At What Age Should You Start Going to the Gynecologist?

At What Age Should You Start Going to the Gynecologist

If you’ve never been to a gynecologist, the prospect of that first visit can be intimidating. However, knowing when to go and what to expect can help alleviate some of that anxiety.

The first thing you need to know is that there is no specific age that applies to everyone. Medical and sexual history varies from one woman to the next, and those factors are relevant in determining when to schedule that first appointment. To make it easier to decide when it’s time to go, consider the following:

How Do I Know When I Need My First Gynecological Exam?

1. Sexual Activity

While the age range varies greatly, statistics are consistent in reporting that many teenagers are sexually active. Taking this into account, it’s crucial to learn as much as possible about safe sex and ways to prevent and/or treat sexually transmitted diseases (STDs). Do not put this on the back burner, since leaving certain STDs untreated could lead to ovarian or cervical cancer. In addition, if a woman is pregnant, she could transmit the disease to the unborn child.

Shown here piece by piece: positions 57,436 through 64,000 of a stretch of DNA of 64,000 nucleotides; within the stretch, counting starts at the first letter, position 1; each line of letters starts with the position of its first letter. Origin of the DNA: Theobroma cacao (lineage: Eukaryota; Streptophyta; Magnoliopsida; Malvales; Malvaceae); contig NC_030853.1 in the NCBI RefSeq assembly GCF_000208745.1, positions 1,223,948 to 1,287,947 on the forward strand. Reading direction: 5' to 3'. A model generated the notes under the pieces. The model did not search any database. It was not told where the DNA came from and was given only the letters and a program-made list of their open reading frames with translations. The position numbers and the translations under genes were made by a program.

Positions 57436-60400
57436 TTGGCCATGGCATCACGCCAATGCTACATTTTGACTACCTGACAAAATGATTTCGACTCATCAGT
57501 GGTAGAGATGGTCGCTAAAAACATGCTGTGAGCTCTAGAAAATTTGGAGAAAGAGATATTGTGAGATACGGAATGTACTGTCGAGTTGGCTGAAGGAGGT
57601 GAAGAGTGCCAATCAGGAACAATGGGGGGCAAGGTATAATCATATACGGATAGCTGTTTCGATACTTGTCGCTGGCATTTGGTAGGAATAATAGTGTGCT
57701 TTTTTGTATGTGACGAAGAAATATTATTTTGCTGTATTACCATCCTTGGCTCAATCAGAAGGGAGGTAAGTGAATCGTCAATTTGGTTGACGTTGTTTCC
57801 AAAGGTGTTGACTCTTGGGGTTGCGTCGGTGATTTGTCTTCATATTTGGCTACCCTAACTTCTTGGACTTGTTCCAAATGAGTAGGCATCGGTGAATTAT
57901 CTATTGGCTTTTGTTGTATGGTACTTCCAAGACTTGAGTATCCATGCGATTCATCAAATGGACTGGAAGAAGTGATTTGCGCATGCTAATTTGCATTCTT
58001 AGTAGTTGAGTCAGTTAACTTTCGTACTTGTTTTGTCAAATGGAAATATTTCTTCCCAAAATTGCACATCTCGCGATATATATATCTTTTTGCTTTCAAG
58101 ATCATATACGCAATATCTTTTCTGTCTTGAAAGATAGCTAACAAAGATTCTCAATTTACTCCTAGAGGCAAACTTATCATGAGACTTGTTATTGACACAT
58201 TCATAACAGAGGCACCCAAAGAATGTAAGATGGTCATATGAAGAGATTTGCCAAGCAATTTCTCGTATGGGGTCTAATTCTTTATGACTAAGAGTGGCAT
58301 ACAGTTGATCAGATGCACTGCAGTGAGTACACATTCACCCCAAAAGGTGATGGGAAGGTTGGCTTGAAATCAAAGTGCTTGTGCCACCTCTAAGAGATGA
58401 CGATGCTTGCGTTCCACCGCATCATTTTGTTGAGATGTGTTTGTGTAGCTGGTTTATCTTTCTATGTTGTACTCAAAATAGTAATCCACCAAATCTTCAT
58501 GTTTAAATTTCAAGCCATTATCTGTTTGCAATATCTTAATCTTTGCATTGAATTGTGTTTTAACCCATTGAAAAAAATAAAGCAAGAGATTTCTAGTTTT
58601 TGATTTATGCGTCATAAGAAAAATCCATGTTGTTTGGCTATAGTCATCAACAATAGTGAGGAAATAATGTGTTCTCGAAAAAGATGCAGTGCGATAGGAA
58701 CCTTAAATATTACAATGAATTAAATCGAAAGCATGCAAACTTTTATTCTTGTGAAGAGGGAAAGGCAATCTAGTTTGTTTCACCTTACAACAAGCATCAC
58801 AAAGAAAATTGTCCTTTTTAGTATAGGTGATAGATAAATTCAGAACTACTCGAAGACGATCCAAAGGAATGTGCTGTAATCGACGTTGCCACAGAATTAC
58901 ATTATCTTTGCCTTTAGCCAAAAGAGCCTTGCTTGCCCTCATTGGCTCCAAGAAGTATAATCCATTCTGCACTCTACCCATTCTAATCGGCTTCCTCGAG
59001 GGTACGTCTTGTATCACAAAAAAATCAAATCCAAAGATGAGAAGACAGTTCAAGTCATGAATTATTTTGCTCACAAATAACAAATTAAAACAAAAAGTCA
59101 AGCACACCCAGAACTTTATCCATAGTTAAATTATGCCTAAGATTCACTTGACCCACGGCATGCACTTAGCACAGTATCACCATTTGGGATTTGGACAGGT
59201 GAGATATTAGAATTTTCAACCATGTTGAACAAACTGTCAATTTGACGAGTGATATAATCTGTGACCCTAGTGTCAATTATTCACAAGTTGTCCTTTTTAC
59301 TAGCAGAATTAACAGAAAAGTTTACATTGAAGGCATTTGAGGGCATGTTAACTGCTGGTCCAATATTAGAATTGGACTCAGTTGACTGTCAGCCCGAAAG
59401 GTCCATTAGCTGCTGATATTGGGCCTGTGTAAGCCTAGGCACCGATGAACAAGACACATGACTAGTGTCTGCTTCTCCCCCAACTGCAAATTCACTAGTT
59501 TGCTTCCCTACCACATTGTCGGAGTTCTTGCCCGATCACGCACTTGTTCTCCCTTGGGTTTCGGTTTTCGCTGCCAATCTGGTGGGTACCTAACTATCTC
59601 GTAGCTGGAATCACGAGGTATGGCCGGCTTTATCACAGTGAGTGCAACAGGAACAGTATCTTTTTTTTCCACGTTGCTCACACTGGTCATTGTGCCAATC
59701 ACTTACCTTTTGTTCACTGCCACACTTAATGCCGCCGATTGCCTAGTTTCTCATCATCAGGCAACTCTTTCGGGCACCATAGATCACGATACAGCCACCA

Besides treating an STD, a gynecologist can also help one cope with the emotional component of living with a sexually transmitted illness, by connecting them with support groups.

If you’re fortunate and fully healthy, your gynecologist can teach you how to stay that way.

2. Sexual Assault

Being sexually assaulted can leave one feeling shocked, depressed, in denial, and/or embarrassed. First things first: It is never your fault. It doesn’t matter what you wore. It doesn’t matter what you said. It doesn’t matter if you flirted with the person and then changed your mind. It doesn’t matter if the assailant is your friend or significant other.

It’s also important to know that even though the event can make you feel isolated, unfortunately, one out of every five women have experienced or will experience sexual assault. Getting medical attention as soon as possible is important to screen for STDs and pregnancy, and to receive the care you need.